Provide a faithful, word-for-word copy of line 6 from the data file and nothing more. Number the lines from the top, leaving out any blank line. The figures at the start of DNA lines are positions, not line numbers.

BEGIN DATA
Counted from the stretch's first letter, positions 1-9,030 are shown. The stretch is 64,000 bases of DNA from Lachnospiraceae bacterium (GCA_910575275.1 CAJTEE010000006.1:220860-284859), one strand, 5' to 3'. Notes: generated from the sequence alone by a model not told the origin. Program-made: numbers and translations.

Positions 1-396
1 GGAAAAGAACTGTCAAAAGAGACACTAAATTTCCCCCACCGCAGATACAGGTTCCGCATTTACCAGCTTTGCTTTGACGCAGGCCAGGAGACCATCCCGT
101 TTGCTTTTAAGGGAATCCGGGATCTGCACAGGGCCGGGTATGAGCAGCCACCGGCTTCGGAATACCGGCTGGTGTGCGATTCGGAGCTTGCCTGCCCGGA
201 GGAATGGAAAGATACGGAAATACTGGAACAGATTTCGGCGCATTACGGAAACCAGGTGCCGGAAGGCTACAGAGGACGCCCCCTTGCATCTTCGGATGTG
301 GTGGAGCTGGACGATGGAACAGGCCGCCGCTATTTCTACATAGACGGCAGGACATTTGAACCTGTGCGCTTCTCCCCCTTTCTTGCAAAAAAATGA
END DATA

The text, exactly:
301 GTGGAGCTGGACGATGGAACAGGCCGCCGCTATTTCTACATAGACGGCAGGACATTTGAACCTGTGCGCTTCTCCCCCTTTCTTGCAAAAAAATGA